Our results must be interpreted with a balanced understanding of strengths and limitations. First, while these considerations suggest that VIQ tests capture educational and other SES variance, an important parallel argument has been offered: years of education, perhaps the most common index of SES, might actually measure some form(s) of intelligence, because cognitive abilities are generally required to achieve higher levels of education.51 From this viewpoint, adjusting any type of VIQ score for education-related DIF corrects for an IQ proxy and, thus, is an overcorrection. However, since ‘years of education’ is not a multi-item test score, IRT analyses cannot examine the issue. One future solution may be to use multi-item tests of academic achievement as a measure of education amenable to traditional IRT approaches and, thus, potentially separable from various forms of IQ. Second, VIQ is just one of two components of general IQ scores. Tests of the other component, Performance IQ, have been suggested by many,52 ,53 but not all,11 ,12 to avoid mixing SES with cognitive ability measurement. In this regard, many in the cognitive epidemiology community have begun to focus on measures of Performance IQ, including tests of reaction time or processing speed, as the key cognitive abilities predictive of mortality.8

Third, we only examine two common tests of VIQ. Although we did not study other tests, these two tests correlate highly with other VIQ tests (ie, 0.7 to 0.8),10 ,54 and with general IQ scores.10 ,21 Thus, we suspect that other VIQ tests, and general IQ scores, may be susceptible to some extent to this phenomenon. However, these results may or may not generalise to non-cognitive psychological tests, such as personality measures, which may also be vulnerable to DIF and deserve study in their own right. It is also important to remember that SES is multidimensional, that some dimensions of SES might be more vulnerable to DIF than others, that different dimensions of SES may have differential associations with mortality, and these associations may vary at different points in the lifespan.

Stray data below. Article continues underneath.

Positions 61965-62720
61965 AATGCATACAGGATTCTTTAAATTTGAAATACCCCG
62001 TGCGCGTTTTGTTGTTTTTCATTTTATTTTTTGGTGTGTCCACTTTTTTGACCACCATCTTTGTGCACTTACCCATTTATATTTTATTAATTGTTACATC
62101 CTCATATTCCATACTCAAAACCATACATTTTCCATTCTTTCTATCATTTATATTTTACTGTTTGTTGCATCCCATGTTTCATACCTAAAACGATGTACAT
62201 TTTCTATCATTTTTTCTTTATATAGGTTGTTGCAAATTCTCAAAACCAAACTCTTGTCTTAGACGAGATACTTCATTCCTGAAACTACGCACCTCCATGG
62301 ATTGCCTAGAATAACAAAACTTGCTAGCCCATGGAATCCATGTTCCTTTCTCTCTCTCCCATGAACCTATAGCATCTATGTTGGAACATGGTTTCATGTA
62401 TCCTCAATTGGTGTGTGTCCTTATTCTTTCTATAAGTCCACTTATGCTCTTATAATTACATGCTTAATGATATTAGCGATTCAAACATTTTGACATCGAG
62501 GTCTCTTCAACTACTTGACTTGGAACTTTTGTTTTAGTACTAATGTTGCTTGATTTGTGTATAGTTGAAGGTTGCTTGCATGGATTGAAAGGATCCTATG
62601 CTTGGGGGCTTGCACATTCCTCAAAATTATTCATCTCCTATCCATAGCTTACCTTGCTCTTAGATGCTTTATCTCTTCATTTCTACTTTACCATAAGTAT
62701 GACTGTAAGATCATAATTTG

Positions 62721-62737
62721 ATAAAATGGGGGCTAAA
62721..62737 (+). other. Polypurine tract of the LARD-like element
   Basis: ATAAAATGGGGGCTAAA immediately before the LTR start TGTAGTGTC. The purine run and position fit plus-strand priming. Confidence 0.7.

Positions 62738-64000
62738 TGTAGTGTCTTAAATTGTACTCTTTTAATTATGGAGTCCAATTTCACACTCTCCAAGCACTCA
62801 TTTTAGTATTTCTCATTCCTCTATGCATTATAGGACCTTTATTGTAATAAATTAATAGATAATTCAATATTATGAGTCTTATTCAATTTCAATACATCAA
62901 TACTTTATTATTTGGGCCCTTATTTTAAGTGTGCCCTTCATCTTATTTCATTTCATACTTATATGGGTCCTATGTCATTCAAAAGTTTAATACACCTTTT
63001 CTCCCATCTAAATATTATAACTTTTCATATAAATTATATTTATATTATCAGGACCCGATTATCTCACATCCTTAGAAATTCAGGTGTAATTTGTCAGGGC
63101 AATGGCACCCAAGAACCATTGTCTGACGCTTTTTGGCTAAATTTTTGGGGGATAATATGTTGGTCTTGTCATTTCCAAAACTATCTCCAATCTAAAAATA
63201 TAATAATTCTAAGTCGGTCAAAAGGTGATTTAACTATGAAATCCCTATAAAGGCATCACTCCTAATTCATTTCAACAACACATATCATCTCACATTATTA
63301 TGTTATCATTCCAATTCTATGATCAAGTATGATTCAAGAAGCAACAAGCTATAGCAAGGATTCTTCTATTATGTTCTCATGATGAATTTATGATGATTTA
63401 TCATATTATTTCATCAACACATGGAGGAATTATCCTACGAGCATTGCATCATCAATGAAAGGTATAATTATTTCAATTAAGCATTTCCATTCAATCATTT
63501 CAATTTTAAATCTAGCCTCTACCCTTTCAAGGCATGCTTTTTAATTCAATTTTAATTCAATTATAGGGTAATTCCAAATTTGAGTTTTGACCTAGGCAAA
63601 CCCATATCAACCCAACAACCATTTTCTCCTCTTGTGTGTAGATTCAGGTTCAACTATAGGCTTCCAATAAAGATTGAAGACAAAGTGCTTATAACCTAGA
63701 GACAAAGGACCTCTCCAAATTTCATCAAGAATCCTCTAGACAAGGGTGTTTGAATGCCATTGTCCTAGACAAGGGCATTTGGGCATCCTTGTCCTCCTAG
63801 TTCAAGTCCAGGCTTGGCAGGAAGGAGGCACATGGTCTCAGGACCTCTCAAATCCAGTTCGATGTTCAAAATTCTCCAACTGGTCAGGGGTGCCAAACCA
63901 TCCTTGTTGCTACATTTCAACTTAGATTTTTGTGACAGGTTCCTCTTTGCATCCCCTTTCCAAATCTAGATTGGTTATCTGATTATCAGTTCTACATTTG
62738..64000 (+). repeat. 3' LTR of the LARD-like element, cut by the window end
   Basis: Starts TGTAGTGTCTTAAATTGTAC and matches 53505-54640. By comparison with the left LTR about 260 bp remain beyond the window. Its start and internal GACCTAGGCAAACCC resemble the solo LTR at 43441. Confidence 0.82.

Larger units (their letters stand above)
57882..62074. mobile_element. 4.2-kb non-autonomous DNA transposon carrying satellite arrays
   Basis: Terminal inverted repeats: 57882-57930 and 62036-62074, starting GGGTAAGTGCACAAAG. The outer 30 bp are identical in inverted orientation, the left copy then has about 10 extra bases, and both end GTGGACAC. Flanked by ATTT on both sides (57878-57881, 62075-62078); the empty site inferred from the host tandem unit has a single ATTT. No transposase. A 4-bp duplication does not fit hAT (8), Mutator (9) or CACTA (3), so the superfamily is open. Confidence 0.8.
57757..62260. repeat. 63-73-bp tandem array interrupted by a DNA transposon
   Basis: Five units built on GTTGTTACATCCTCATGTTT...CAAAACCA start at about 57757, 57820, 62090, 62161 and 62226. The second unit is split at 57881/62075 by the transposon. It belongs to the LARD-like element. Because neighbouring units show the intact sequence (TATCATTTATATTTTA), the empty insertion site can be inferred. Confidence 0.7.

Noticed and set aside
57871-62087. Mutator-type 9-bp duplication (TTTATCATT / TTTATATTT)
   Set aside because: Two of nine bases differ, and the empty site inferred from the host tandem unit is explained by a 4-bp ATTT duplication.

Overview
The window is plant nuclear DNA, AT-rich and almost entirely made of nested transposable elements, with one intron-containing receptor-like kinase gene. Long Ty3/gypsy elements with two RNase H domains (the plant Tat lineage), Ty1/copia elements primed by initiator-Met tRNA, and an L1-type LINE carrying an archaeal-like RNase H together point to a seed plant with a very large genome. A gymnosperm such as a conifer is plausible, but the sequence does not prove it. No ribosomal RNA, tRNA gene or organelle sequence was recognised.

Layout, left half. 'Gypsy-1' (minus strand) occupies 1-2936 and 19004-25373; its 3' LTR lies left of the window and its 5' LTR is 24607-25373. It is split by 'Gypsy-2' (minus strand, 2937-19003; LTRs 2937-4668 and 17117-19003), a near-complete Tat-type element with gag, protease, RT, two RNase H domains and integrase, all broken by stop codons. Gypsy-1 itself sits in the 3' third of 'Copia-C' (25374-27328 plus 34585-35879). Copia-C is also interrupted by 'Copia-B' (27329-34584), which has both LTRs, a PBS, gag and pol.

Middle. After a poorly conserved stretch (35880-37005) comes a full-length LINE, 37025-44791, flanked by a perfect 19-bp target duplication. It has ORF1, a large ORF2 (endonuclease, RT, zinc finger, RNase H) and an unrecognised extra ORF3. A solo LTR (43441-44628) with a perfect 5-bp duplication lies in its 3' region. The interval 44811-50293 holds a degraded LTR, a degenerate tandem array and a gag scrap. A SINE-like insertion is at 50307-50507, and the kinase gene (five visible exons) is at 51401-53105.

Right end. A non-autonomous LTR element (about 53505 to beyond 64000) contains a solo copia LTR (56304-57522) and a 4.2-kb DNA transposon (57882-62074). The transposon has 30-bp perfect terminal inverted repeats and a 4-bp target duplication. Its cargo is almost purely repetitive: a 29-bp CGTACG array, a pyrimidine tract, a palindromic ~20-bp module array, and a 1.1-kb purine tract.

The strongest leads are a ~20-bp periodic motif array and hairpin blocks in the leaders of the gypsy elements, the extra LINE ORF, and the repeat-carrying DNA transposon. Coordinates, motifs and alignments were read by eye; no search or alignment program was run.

Although our analysis addresses these concerns for three common indicators of SES measured once, the use of other indicators would be helpful, such as the quality of education received or family social position. Longitudinal studies could examine the extent to which cognitive abilities at various points in the lifespan mediate prior SES-related health risks. Performance IQ, and/or tests based on theories of multiple intelligences,55 may contribute better to our understanding of the inter-relationships between class, intelligence and health.

Ultimately, most IQ batteries used in epidemiologic study include vocabulary and/or similarities in VIQ tests. Thus, the behaviour of these tests will be transmitted to general or composite IQ scores, upon which many conclusions are based. If the other tests in the battery do not evidence social-factor DIF, overestimation of IQ-SES associations will be more attenuated. However, the number of other tests in the battery exhibiting similar DIF will dictate the degree of overestimation, and this is an unknown. Our findings thus constitute a ‘proof of principle’ suggesting care in interpreting data on IQ and social gradients in mortality.

What is already known on this subject

  • General IQ scores are thought to partially explain social gradients in mortality.

  • General IQ scores are composed of Performance IQ, and Verbal IQ (VIQ) tests.

  • VIQ tests are suspected to confound true cognitive ability with socioeconomic status (SES).

  • Measurement error may lead to overestimates of the extent to IQ explains social inequalities in mortality.

What this study adds

  • Two common types of VIQ tests exhibit differential item functioning favouring persons of higher SES in a nationally representative US cohort.

  • High correlations between VIQ scores and SES are inflated due to differential item functioning.

  • Correction for differential item functioning reduces the explanatory role of IQ in social inequalities in mortality.


Supplementary materials

  • Supplementary Data

    This web only file has been produced by the BMJ Publishing Group from an electronic file supplied by the author(s) and has not been edited for content.

    Files in this Data Supplement:


  • Contributorship statement BC, KF, PD, IK, PM: contributed to the conception and design of the work, and interpretation of data; contributed to drafting the work and critically revised it for important intellectual content; final approval of version to be published. BC, PM: contributed to the acquisition and analysis of data.

  • Funding This work was supported by US National Institutes of Health grants RC2MD004768, R01AG044588, and K08AG031328.

  • Competing interests None.

  • Patient consent No.

  • Ethics approval Institutional Review Board for the General Social Survey.

  • Provenance and peer review Not commissioned; externally peer reviewed.

  • Data sharing statement The data is publicly available through the General Social Survey.